New York state has passed a bill that would ban bitcoin mining operations that use electricity from fossil fuel power plants.
The state Senate voted 36-27 to impose a two year moratorium on all cryptocurrency mines that use carbon-based energy sources in an effort to address environmental concerns with the technology.
Bitcoin mining requires vast amounts of electricity in order to perform the complex ‘proof-of-work’ calculations that are used to generate new units of the cryptocurrency.
According to some estimates, bitcoin mining consumes nearly 120TWh of electricity per year, which is roughly equivalent to the entire country of Argentina.
New York lawmakers also called for a “comprehensive generic environmental impact” into all proof-of-work cryptocurrency mining operations in the state.
“Some cryptocurrency mining companies purchased retired fossil fuel plants and began operating at a much higher rate than the plants did previously,” the bill states.
“We must determine whether the growth of proof-of-work authentication cryptocurrency mining companies that operate their own electric generating facilities and produce energy by burning fossil fuels is incompatible with our greenhouse gas emission targets established in law.”
The bill still needs to be signed by New York Governor Kathy Hochul before it passes into law. The New York Times reported this week that Governor Hochul is one of a number of US lawmakers to receive donations from crypto companies.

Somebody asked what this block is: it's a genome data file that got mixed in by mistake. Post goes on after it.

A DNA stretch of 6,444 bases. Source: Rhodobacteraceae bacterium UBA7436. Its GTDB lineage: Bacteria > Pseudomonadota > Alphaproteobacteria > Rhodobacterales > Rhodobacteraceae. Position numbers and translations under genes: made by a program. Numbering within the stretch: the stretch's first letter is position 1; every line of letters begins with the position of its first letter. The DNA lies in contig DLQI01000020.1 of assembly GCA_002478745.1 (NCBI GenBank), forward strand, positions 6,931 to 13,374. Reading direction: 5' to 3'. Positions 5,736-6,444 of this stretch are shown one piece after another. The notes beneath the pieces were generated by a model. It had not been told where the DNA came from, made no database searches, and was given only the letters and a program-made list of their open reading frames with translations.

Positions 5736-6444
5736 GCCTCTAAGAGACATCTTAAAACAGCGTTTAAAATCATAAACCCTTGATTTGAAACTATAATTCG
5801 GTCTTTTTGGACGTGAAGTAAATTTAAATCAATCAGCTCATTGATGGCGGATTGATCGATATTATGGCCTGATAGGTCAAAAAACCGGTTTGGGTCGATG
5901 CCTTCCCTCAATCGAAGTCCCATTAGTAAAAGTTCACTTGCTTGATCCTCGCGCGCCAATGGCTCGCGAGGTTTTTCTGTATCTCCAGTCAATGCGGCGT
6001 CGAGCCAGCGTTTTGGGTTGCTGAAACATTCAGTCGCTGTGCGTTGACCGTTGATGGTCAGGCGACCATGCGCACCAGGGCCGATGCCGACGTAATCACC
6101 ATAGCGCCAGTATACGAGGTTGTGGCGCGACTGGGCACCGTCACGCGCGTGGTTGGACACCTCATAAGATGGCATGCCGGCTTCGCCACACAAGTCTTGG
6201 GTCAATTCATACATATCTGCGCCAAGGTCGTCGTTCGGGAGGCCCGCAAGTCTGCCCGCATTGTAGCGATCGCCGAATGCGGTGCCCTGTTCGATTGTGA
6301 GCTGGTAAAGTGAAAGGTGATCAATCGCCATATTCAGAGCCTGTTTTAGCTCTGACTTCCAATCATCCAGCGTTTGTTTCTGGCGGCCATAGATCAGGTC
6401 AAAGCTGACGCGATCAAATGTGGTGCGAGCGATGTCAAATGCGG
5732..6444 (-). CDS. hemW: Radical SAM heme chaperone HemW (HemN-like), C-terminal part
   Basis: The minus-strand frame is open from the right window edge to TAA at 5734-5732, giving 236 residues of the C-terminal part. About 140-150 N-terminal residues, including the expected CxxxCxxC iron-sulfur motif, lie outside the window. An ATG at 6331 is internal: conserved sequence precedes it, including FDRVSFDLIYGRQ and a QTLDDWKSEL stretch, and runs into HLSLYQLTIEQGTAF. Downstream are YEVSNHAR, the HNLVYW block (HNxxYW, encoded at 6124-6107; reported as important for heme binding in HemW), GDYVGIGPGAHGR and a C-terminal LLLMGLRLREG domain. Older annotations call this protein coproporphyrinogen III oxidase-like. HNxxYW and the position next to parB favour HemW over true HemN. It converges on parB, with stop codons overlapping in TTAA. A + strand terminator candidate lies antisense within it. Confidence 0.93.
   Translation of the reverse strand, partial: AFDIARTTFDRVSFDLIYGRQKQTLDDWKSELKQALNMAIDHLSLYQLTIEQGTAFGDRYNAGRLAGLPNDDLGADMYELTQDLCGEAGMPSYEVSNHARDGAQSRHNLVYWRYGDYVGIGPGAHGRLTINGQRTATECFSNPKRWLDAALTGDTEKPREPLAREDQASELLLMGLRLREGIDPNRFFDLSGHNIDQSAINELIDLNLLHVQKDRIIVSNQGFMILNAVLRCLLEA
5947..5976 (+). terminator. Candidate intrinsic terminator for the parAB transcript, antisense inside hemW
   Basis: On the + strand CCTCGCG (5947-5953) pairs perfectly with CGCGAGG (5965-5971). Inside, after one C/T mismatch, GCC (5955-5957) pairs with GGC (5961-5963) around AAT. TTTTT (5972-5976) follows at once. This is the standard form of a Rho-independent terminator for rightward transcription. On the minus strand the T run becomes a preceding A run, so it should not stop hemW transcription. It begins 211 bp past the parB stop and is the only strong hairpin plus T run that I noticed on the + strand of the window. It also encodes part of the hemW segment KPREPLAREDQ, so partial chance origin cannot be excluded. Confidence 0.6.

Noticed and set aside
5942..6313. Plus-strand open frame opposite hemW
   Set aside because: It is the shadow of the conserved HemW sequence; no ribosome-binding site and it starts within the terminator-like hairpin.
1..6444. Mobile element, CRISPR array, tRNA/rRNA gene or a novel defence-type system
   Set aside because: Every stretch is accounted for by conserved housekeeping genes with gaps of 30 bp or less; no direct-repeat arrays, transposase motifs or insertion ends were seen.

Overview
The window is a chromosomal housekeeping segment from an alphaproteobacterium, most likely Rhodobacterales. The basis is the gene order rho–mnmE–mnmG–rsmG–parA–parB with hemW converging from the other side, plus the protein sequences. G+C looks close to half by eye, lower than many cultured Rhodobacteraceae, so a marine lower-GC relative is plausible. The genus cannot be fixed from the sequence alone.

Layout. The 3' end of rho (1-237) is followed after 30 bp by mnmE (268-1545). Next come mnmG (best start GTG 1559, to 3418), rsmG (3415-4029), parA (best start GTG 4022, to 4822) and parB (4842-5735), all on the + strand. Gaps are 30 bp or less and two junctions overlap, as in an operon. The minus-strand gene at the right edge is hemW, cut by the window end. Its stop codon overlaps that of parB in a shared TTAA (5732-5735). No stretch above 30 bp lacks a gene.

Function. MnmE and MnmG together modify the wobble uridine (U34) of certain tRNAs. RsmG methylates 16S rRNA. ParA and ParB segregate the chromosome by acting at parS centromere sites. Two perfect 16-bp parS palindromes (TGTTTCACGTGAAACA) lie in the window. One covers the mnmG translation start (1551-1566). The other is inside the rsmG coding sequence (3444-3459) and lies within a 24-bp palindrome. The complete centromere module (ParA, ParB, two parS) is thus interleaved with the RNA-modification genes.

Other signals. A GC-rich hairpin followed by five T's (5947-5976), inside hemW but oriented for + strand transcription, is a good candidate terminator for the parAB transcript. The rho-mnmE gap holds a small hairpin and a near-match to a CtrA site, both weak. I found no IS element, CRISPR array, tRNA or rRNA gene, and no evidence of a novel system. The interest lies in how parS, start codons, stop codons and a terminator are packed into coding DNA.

The US is currently the world leader in bitcoin mining, having overtaken China in 2021 following a major crackdown by the Chinese government.
The latest figures from the Cambridge Centre for Alternative Finance (CCAF) show that 37.84 per cent of all bitcoin mining takes place in the US, with its dominance continuing to grow.
“Following the aftermath of the Chinese government ban, the geographical mining landscape has again shifted substantially, with the US now cementing its dominant position by a wide margin while other countries are only moderately growing their capacity,” the CCAF’s latest report noted.
Nearly 10 per cent of all bitcoin mining facilities are in the state of New York, making it the fourth most active in terms of hashrate behind Georgia, Texas and Kentucky.
The majority of cryptocurrency mines in New York state would be impacted by the bill, with only one gas-powered plant potentially exempt as it has been in operation long enough to bypass the bill’s requirements.